Years ago, when I was trying to find a home for the cat I wound up accidentally fostering, I asked one cat-loving friend if he was interested. When told she was a calico, he flat-out said no. “No tri-color cats!” he insisted. He thought calicos (white cats with big splotches of red and black) and tortoiseshell cats (mainly black, with red, cream and sometimes white woven in) were temperamental troublemakers. And since I’ve lived with both calicos cats and a tortoiseshell, I honestly couldn’t dispute this, because from my own experience, he was right.
The reputation that tortoiseshell cats and calicos have is mainly anecdotal, and there is not enough research to prove it. In fact, most of the research out there, such as the one done at the University of California, Berkley from a couple of years ago, looks at people’s attitudes, not cat attitudes. And tortoiseshells in particular have gotten a bad rap. People believe them to be bossy, intolerant, and to have too much attitude. I would love to say this is a myth … but my tortoiseshell, Binga, would probably whap me.
I will say that I know of torties that are quiet and shy, calicos that don’t promptly take over the house, tri-colored cats that never get into mischief. I’ve just never met any personally. Mine (including the foster) have all been strong personalities, with fiery tempers: assertive and a little easy to overstimulate. They have not always been easy cats to live with. But they have also been the best cats I’ve ever had. And yes, once again, that includes the foster. My fiancé and I had her for maybe a month and we were miserable when we gave her up. But she and Binga could never have co-existed together. It would have been a nonstop battle royal for top billing in the house.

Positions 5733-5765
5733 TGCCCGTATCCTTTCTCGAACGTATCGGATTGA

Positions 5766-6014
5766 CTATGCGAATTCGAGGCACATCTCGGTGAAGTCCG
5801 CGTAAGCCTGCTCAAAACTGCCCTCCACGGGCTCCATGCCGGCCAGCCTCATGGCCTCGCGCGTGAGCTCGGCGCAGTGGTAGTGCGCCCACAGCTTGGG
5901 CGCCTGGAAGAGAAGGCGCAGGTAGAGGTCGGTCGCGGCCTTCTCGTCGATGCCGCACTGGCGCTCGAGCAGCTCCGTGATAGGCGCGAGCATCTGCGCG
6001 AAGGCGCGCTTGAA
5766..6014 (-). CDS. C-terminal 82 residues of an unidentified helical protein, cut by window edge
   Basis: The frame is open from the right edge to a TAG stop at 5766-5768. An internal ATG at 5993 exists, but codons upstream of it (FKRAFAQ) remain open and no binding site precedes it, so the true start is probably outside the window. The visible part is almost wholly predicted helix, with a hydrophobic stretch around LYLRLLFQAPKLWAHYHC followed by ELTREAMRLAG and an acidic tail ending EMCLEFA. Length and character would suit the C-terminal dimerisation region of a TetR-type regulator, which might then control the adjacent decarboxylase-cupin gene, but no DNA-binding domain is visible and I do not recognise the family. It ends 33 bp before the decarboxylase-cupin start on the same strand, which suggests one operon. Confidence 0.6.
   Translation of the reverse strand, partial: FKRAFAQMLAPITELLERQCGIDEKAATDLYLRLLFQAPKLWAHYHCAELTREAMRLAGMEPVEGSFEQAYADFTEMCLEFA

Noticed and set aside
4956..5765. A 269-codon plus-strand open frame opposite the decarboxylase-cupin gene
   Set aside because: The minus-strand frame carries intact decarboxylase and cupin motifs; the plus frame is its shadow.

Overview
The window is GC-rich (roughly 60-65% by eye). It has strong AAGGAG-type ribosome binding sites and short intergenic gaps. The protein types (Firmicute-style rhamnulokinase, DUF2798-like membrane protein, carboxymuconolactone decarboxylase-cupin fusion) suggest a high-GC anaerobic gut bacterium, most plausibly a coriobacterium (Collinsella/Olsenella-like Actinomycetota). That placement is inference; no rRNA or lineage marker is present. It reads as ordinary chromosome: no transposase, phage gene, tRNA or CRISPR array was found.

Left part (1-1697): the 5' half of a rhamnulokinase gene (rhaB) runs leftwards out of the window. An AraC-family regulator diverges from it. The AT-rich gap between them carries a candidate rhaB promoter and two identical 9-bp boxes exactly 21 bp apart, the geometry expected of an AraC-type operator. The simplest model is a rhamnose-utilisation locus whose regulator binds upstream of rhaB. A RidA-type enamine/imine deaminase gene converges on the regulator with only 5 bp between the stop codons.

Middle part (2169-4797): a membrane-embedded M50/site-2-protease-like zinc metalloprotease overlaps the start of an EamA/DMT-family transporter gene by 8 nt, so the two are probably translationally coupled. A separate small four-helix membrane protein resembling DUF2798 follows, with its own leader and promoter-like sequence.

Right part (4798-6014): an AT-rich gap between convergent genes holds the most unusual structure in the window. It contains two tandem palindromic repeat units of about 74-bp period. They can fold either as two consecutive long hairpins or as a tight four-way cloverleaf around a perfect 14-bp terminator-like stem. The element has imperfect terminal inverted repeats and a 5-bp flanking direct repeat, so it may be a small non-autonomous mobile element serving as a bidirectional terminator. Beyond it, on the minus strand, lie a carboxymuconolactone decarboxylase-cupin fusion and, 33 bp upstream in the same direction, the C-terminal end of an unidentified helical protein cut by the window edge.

The thing with tri-colored kitties, though, is if you agree that you are not the boss of them and accept them on their terms, they are the most loyal, affectionate and fun cats ever. They’re highly intelligent, love you to death, and when they misbehave or cop that infamous “attitude,” it is usually because they are not getting enough attention – or they are getting the wrong attention at the wrong time. This is really not that difficult to figure out because they wear their opinions on their furry, multi-colored sleeves. If you don’t want your tortie jumping on the counter, show her that she will be rewarded with treats or play if she sits somewhere else. She will learn (usually). If you are petting Callie the calico and she starts flipping her tail, it’s a no-brainer to back off. In fact, she will probably give you some clear-cut clues long before her tail goes into action. Just use common sense and stop petting them before it gets to that point, and don’t tease them at all. That way you’ll get the best of what they have to offer.
Hear why calico cats are always female >>
My tri-colored cats have always been friendly, sociable, and delightfully mischievous. If they were human, they would be the friends I’d go out with when I needed my spirits lifted and wanted an evening full of fun, surprises and lots of female bonding. Living with a tortie or a calico means you can have that right at home, and who wouldn’t want that?